I woke up and climbed the tower one last time before the long hike back to the car. The sun was peaking over the mountaintops and gave the best light of the entire trip.  The hike back to the car was bittersweet as our knees were tested the entire way and I was leaving the mountains to head back to the 9-5 back in Charleston. This was one of my favorite hikes on the east coast.

- Chris Ramsey Jr. (@chris.ramsey.jr)

Fitness Fuels Creativity

In today’s world, the quality of work being put out into the creative spaces is as high as ever. With the cost of entry being the lowest it’s ever been and the quality of technology being constantly put out, making name for yourself is getting harder and harder. We are always looking for that “edge” that sets us apart from the crowd or that little extra boost of energy needed to finish that late night editing session. There has only been one answer for me and that’s exercise. It wakes up my body and mind in a way that can’t be replicated artificially. In a world where everything is put on a platter for us (literally) we fail to understand that our bodies are meant for so much more than sitting behind a desk all day or in front of a TV binge watching our favorite Netflix series. We are meant to be out physically stressing ourselves daily. That is what we are genetically designed for.

 

Physical Capacity

            Now in terms of actual physical fitness there is way more to it than just looking good in the mirror, it’s about being functional. When we are in good shape things like a hard day at work or an all-day photo shoot, we can function at a higher level for a longer duration than someone who doesn’t push themselves physically. This should be a huge reason to consider taking fitness seriously in itself because what is worst them being at a point where you just can’t physically function anymore? How do you tell a client that physically you just can’t handle the demands of the job?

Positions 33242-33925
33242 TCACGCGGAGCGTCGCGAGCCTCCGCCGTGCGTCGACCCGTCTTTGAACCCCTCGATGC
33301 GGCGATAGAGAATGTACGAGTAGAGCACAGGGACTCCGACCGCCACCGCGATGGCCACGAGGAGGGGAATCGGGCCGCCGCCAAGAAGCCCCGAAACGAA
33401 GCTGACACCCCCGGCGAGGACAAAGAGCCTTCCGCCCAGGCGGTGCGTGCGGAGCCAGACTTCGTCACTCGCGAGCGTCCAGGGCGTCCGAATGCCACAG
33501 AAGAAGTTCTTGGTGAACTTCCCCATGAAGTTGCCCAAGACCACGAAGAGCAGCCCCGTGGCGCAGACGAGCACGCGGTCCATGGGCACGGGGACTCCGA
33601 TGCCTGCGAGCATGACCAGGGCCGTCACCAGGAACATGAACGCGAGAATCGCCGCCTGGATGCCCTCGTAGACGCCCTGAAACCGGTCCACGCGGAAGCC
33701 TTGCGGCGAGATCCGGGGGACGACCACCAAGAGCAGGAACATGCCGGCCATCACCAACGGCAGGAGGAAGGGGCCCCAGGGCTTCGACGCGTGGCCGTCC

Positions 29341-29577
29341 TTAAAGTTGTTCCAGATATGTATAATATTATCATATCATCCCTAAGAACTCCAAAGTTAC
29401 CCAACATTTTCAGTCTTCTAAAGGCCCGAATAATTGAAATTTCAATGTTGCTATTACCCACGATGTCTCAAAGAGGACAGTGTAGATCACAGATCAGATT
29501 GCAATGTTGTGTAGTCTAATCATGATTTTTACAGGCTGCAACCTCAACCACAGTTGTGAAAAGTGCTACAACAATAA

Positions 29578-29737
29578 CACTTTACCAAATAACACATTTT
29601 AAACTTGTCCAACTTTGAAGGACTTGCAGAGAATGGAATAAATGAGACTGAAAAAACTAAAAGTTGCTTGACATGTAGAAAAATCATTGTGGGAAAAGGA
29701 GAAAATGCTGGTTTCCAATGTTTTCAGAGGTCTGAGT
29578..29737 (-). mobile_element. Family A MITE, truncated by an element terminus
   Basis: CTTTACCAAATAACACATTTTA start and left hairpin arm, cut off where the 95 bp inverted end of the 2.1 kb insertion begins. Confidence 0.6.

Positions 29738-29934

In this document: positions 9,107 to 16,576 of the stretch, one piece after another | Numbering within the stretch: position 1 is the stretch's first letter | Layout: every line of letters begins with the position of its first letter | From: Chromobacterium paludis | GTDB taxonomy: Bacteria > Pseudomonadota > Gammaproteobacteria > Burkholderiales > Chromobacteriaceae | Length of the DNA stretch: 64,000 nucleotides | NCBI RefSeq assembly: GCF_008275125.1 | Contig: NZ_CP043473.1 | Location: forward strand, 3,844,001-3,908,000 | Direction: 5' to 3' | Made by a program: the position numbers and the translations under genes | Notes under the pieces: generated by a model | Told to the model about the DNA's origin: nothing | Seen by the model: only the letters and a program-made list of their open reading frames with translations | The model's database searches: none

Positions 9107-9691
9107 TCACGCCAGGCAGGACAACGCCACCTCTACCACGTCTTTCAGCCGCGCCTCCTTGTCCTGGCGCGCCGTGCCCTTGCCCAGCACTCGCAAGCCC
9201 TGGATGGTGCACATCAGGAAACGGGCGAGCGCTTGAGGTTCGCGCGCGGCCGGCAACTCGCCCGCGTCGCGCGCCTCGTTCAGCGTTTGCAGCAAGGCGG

Mental Function

            In a recent interview with Neil Degrasse Tyson, TV host and the face of Old Spice Terry Crews explained in detail about how when he’s running and pushes through the “runner’s wall” that’s when his great ideas come alive. Now it effects everyone differently, but I can say from experience that after an intense workout I have a mental clarity that I haven’t been able to find otherwise. Study after study has gone on to say brain function is boosted more by exercise than anything else including highly consumed caffeine (I choose to combine both in high quantities lol). Even if you didn’t need to be creative having this clarity is something that everyone always could benefit from.

 

Overall Well Being

            Along with physically feeling better and being mentally clear there is the well-being aspect. These are just a few of the many side effects of fitness: better sleep quality, better dexterity, better immune system, better hormone production, more confidence, and the list goes on and on. Combine these all together from on singular act and you have one of the beneficial things you could do for yourself.

 

            When it’s all said, and done fitness in general is something that is meant for all of us. Some of aren’t going to be lifting ungodly amounts of weight, some us aren’t going to be running ultra-marathons, but ALL of us are built to be physically active. When you factor in what all fitness can do for you, you owe it to yourself to at least try it. All it takes is a few minutes out of your day and I can guarantee that if taken seriously it can change your life for the better, as it did for me 6 years ago.

“True enjoyment comes from activity of the mind and exercise of the body; the two are ever united.”
— -Wilhem von Humboldt

- Chris Ramsey Jr. (@chris.ramsey.jr)